Please don't use ISPS: they have a general access permission from national laws for situations of emergencies, including for entering any private or military area or any dangerous area or any ship or port facility in their maritime or land area of competence. They can use any highway, field, cross any building, enter any vehicle, they can walk, use vehicles including helicopters and otrher ships, climb, break doors/windows/walls/barriers... The state will offer compensation later to landowners/ship owners/harbour operators, in case of damages caused by their access! Their emergency mission prevails, notably when life of persons is involved (this includes the police, armies, and official civil security services; however they'll coordinate with local security teams and their respective higher authorities will negociate in case of conflicts; or the government or a juge may grant special rights by designating a competent team to lead the operations and coordinate the work made by multiple teams and to report progresses to high autorities). In such case, we cannot decide anything, the situation will evolve in unpredictable ways. The ISPS rules only apply in practice to inside foreign ships navigating in territorial waters, or inside any ship on international waters, it does not apply on lands except authorized personnel that you can find in any private place. The rule in normal time remains access=private or access=no. The ISPS standard only gives basic rules for qualifying personnels and equipments so that a ISPS-compliant certification made and asserted in one country is valid in another one. Similar standard also exist for international air traffic, customs/duty controls, fight against piracy and terrorism, fight against money laundry (see the ratification of UN treaties and UN Security Council decisions). — Verdy_p (talk) 20:29, 8 March 2017 (UTC)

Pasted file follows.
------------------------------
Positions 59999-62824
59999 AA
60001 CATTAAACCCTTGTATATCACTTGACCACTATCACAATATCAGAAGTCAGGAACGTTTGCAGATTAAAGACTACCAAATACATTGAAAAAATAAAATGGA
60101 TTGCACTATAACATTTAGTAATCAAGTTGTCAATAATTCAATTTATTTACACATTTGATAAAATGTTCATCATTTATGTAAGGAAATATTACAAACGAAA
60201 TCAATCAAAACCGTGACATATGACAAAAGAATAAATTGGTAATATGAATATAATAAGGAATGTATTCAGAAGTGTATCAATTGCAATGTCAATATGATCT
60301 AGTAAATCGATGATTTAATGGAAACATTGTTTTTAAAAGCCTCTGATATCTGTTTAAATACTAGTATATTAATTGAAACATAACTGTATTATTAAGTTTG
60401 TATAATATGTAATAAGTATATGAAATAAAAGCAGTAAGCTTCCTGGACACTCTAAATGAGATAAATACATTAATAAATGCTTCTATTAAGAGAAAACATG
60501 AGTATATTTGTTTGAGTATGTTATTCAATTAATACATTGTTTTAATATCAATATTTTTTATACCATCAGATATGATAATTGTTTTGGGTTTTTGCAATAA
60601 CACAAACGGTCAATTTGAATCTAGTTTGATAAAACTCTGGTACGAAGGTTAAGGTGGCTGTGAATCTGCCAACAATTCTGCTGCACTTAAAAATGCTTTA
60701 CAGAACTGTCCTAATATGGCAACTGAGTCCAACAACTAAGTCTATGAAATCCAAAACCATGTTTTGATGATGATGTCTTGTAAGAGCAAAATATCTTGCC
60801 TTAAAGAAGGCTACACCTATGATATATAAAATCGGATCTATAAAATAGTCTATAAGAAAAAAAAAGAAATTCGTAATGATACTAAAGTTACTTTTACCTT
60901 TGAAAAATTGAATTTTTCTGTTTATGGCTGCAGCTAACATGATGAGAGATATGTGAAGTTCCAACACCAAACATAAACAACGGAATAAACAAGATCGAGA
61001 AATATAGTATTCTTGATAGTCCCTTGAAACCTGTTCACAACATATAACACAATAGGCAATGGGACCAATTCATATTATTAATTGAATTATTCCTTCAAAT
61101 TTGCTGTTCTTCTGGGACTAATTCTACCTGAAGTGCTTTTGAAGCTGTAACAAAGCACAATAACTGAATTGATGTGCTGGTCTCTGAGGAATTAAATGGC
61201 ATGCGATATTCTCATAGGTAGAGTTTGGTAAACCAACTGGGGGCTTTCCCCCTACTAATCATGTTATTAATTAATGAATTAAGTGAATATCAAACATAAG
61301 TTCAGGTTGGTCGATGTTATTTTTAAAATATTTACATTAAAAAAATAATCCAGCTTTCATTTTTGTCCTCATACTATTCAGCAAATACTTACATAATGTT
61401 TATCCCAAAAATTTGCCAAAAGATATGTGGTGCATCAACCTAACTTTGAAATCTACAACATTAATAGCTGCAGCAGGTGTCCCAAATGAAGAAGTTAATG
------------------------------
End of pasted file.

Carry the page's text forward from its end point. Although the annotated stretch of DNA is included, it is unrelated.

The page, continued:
Access only by toll?

There are a number of roads that I know about (in Switzerland, but there are probably equivalents everywhere) that have the restrictions:

  • Unrestricted use by residents, public service and agricultural vehicles
  • Motor vehicle access to the general public on payment of a toll
  • Foot and cycle access unrestricted

This is enforced by an automatic barrier at the point of access, to which those in the first category have some sort of key while other vehicles have to make a cash payment.